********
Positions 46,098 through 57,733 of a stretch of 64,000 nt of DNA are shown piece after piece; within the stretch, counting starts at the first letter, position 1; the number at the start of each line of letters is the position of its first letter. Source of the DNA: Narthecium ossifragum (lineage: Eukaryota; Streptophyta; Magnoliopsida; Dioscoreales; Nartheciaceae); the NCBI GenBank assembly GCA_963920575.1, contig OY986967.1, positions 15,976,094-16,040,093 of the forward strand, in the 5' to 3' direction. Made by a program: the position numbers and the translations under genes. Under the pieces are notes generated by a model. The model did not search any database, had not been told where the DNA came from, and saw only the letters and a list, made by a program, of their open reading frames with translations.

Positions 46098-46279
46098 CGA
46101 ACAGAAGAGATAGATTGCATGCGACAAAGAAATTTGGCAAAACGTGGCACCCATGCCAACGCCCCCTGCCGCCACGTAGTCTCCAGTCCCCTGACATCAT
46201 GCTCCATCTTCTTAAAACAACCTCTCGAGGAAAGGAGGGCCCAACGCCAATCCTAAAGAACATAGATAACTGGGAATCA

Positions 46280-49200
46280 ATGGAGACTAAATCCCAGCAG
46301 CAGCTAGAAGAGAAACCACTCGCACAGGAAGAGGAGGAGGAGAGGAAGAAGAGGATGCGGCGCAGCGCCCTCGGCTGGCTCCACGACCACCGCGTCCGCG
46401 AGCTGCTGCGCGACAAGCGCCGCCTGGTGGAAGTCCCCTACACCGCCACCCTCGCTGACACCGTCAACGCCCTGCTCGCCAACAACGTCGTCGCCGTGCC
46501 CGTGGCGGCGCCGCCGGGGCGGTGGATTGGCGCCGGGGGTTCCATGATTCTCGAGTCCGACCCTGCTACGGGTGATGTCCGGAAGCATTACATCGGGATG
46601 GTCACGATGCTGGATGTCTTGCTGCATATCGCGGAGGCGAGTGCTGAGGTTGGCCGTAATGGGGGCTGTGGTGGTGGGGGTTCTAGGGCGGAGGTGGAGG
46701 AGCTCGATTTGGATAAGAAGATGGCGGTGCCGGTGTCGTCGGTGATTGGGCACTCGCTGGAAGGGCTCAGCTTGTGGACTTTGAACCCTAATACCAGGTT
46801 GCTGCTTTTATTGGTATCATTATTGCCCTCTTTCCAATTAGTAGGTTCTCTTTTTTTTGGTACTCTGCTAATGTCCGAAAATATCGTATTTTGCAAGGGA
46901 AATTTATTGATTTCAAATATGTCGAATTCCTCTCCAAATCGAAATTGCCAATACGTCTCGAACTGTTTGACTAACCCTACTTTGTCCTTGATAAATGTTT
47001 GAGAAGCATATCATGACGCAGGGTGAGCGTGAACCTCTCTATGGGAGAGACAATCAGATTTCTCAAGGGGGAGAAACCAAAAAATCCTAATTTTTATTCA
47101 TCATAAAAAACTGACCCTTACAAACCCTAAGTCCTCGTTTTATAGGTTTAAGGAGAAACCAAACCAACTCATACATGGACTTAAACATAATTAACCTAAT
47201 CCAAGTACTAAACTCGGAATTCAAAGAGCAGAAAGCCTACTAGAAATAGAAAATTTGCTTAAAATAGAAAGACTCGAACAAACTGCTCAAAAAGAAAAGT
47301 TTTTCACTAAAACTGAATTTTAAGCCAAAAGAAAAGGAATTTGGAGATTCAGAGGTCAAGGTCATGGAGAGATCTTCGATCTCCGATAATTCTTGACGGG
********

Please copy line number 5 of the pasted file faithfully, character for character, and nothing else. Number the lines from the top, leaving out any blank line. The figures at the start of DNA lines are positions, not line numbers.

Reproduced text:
46201 GCTCCATCTTCTTAAAACAACCTCTCGAGGAAAGGAGGGCCCAACGCCAATCCTAAAGAACATAGATAACTGGGAATCA